An email alert recently brought our attention to some interesting new research on the effects of fluoride.
Analyzing NHANES data, its author mapped out trends in caries (tooth decay), oral health related quality of life, and fluorosis among kids. Fluorosis is the result of too much fluoride. The teeth become spottily discolored and pitted. In its severe stages, it makes teeth more cavity-prone.
A couple points jumped out at us, starting with the fact that 57% of kids between the ages of 6 and 19 showed signs of fluorosis. That’s a jump of 20 points over roughly a decade.
For this, we can thank a fluoride-saturated environment. It’s in your toothpaste. It may be in your mouthwash or dental floss. It may be offered to you at your dental cleanings. And, of course, it’s in the water you drink – despite the fact that there is “very little” good, contemporary evidence supporting that intervention and plenty of valid reasons to oppose it.
The other stunning point in this study? During the years fluorosis rates rose, “there was a significant increase in caries experience,” as well.
FAN reports the “data suggests that up to 24 million adolescents now have some form of dental fluorosis, with over 8 million adolescents having moderate fluorosis, and 840,000 having severe fluorosis.”
Yet the study authors suggest that this is a mere aesthetic concern and insist that “he benefit of fluorides outweighs the esthetic impact.”
Other recent research suggests those benefits have been oversold.
A randomized controlled trial published last month in the Journal of Dental Research looked at the relationship between topical fluoride treatment and caries prevention. After all, that’s the main justification for fluoride.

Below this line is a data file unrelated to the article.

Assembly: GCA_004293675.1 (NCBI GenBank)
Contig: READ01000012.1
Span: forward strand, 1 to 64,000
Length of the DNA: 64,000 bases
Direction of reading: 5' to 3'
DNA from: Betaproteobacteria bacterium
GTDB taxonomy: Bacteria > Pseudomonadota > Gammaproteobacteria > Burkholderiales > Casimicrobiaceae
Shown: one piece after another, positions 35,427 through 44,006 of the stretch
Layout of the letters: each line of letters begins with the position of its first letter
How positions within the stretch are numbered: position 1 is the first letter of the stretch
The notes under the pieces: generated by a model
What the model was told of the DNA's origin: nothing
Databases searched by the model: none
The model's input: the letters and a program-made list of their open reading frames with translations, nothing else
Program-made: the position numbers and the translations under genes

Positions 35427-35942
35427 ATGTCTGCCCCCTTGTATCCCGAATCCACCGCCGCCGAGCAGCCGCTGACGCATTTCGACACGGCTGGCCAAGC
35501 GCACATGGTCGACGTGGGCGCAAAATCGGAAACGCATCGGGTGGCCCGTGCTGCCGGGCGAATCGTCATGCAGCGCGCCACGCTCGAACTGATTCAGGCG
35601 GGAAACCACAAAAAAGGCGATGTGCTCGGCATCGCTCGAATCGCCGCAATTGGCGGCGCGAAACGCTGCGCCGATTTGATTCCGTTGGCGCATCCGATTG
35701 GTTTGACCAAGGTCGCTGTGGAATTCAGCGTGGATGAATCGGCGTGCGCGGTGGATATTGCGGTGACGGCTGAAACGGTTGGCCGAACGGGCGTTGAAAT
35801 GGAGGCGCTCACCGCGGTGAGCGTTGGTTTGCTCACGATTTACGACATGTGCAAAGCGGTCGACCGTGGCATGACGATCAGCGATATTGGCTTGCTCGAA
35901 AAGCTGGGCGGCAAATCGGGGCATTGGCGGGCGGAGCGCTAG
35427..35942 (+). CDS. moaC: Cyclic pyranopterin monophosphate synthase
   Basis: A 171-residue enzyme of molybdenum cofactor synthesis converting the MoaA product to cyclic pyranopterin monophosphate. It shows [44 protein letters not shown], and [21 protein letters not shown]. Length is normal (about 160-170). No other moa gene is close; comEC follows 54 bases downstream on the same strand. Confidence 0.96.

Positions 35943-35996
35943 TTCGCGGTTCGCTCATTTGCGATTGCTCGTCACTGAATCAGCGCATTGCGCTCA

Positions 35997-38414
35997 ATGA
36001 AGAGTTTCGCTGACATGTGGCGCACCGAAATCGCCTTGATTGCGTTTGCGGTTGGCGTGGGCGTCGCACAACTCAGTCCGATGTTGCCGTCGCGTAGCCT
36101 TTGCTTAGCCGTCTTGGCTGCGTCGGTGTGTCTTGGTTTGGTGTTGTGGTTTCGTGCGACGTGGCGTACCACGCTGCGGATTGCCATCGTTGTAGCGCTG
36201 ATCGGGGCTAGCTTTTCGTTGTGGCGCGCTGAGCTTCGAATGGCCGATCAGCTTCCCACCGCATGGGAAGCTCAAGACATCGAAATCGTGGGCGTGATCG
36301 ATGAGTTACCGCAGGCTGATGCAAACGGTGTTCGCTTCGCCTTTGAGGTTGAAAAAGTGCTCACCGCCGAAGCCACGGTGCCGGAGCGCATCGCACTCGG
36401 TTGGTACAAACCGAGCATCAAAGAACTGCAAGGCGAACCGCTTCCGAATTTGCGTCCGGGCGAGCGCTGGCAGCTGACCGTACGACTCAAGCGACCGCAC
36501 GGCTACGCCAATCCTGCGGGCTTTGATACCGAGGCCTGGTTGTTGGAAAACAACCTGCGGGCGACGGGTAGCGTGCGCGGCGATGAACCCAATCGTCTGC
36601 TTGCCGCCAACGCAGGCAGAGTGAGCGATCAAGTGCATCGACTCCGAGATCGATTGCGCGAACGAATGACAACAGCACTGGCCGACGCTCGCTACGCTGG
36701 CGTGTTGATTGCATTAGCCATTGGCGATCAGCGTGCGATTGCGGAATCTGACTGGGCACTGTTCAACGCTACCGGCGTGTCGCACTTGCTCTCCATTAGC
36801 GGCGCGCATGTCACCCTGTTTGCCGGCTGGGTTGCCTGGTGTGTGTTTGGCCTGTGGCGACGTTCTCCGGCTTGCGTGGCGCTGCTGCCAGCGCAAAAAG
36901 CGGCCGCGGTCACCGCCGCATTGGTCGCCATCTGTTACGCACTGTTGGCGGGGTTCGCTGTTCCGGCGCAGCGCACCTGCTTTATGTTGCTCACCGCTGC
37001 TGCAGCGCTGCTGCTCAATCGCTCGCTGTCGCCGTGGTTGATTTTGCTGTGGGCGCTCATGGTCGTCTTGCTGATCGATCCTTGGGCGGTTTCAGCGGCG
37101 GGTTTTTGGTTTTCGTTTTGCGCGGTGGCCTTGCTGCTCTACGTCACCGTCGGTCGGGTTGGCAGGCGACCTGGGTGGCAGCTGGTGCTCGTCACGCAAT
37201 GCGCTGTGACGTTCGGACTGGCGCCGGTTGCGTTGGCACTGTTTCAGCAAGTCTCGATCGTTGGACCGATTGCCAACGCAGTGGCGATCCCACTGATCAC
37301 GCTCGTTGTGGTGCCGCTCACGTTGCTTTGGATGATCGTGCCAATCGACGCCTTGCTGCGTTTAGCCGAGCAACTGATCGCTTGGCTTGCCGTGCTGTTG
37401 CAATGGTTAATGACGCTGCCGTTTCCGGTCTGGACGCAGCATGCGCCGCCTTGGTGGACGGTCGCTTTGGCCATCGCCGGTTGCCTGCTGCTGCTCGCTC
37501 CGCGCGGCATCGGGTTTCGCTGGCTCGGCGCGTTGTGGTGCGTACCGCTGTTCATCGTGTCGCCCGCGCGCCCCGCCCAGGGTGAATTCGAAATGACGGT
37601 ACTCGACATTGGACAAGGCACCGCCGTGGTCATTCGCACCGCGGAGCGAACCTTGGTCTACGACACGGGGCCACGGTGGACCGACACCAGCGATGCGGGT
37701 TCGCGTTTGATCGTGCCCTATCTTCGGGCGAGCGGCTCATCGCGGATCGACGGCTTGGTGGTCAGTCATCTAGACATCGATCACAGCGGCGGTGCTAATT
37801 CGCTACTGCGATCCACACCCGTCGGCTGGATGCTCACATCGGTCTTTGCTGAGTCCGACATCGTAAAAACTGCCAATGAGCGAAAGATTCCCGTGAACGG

The researchers randomly divided a group of 1248 2- and 3-year olds into two groups. The test group received fluoride treatments every six months over the course of three years. They were also given toothbrushes, fluoridated toothpaste, and standard dental advice. The control group was given just advice. What happened?
Thirty-seven percent of control group participants developed caries.
And so did 34% of those who got the fluoride.
The average number of tooth surfaces affected was 9.6 in the control group and 7.2 in the test group.
In other words,
This well-conducted trial failed to demonstrate that the intervention kept children caries free, but there was evidence that once children get caries, it slowed down its progression.
All roads lead back to what we talked about before: If your goal is to prevent tooth decay, the only sensible way to do so is to address the cause, which is too much sugar.
Yes, other factors can make you more caries-prone – smoking, for instance, or eating a highly acidifying diet – but without regular exposure to sugars (which include all fermentable carbohydrates, such as bread, pastas, and potato chips, to name but a few), caries has little chance of taking hold.
To rely on fluoride is to believe the best you can do is limit “inevitable” damage.
But the damage isn’t inevitable. And we can do better. As ever, it starts with diet.
Image by Hardy Limeback, DDS, via FAN